‘EUrope’ is changing. In the most visible way this change has recently manifested itself in a drawn-out Brexit which will satisfy no-one, the rise of Euroscepticism and illiberal democracies in response to immigration and integration failures, a potentially resurgent eurozone crisis and continuing economic disparities across the EU, and mounting perceptions of a democratic deficit and the (il)legitimacy of EU institutions. These raise many difficult questions, the hardest of which is – can the EU survive?
Our special edition The Limits of EUrope examines the challenges to the EU, and explores possible causes, and theories, of European disintegration. EUrope is changing rapidly – still struggling to respond to the aftershocks of the last few years while facing imminent challenges for the new European Parliament. The next European Commission will inherit an EU racked with political, economic, social, and institutional difficulties, with European populations strongly divided between those who see the Union as their best defence and those whose understandable anger and sense of abandonment are projected onto the EU.
This journal brings together some of the leading scholars of EU studies, as well as experts from policymaking, civil advocacy, and industry, to investigate the serious challenges facing EUrope. For the first time, the post-war promise of democratic, peaceful, prosperous and open political union is not merely threatened, but is perhaps the cause of its own reversal. Free movement, free trade, and a pooling of sovereignty – the dreams of the ECSC’s and EEC’s creators – are not merely a reality; they are a reality which threatens to bring the entire European project crashing down.
Popular consensus holds that mass Euroscepticism was defeated in 2017. But as current events across the EU demonstrate, the root causes of mass dissatisfaction have not gone away. The challenges which have faced EUrope since 2008 have neither been resolved nor disappeared of their own accord, and are likely to return in the future along with new challenges resulting from Brexit, a weaker German government, Macron’s tumbling approval ratings, and a right-wing surge from Andalusia to Saxony. These challenges necessitate new academic models of Europeanisation, de-Europeanisation, and EUrope itself.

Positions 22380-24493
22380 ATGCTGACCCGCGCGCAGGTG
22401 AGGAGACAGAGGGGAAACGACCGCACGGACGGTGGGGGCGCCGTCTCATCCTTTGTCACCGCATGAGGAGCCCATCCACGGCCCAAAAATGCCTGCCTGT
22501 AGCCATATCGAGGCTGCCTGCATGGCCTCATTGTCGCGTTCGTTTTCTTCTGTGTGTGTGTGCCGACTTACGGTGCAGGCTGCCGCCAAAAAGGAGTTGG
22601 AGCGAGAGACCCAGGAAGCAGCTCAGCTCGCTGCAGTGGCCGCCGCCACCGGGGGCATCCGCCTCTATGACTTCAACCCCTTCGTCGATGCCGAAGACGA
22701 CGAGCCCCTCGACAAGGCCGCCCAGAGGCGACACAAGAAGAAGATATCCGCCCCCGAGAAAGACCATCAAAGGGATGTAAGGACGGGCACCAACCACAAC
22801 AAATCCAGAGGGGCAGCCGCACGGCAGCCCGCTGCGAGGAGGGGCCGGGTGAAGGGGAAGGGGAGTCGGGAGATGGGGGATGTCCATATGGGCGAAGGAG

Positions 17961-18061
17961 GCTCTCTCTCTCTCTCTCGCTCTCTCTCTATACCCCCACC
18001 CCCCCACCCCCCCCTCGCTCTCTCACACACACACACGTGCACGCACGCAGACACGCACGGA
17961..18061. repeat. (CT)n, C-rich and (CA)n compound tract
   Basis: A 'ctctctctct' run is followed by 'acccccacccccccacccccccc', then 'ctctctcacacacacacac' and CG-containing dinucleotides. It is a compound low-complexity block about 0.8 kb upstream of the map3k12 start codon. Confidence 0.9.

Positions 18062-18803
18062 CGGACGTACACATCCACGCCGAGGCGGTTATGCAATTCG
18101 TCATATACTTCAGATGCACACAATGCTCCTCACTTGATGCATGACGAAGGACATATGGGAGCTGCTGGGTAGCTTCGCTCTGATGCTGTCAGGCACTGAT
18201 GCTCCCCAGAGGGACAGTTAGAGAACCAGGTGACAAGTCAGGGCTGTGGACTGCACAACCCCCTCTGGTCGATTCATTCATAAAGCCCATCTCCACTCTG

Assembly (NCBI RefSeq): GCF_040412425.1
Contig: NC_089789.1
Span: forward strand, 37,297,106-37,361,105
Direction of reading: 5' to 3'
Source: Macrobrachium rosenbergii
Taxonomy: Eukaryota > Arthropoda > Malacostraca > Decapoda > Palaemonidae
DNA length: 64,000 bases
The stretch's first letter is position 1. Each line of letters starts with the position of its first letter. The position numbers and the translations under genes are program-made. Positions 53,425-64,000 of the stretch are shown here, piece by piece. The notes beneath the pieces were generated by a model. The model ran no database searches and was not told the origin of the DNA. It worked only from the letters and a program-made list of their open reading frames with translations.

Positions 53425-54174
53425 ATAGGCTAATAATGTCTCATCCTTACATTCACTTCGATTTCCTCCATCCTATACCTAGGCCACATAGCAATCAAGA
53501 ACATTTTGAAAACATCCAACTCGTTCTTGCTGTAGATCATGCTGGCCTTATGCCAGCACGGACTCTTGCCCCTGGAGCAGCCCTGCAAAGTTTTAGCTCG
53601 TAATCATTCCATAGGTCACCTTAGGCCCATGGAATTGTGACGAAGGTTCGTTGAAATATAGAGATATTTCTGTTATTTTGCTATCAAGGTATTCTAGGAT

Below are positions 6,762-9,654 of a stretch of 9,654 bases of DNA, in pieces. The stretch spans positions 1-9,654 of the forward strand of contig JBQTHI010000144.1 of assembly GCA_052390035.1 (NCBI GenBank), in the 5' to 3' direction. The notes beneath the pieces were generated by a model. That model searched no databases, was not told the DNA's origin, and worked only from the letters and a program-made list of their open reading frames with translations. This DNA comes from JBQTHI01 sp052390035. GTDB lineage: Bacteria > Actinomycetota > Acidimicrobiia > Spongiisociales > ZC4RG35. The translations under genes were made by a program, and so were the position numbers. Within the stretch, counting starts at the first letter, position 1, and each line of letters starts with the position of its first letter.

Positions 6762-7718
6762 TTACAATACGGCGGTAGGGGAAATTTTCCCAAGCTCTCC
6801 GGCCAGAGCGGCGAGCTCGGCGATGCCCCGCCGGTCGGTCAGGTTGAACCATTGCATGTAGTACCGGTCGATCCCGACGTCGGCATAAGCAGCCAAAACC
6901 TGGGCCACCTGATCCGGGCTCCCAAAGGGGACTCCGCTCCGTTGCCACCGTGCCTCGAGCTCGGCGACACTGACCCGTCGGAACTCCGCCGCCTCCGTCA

This interdisciplinary, international special edition, which draws together a diverse mixture of opinions, beliefs, backgrounds and specialisms, is a first step towards understanding how EUrope’s successes may be the cause of EUrope’s failures. It is now abundantly clear that EUrope will not be the universal political, economic and social model anticipated in the heyday of integration and expansion, and that while EUrope is unlikely to fragment or shatter as was widely predicted during the heights of the Eurozone and Migration crises, future EUrope will be very unpredictable. A new Parliament, a new Commission, the approaching end of the Merkel and Macron administrations, and the unforeseeable aftermath of Brexit – all of these will have major impacts on EUrope. What will be the future of EUrope? This journal offers some of the earliest thoughts.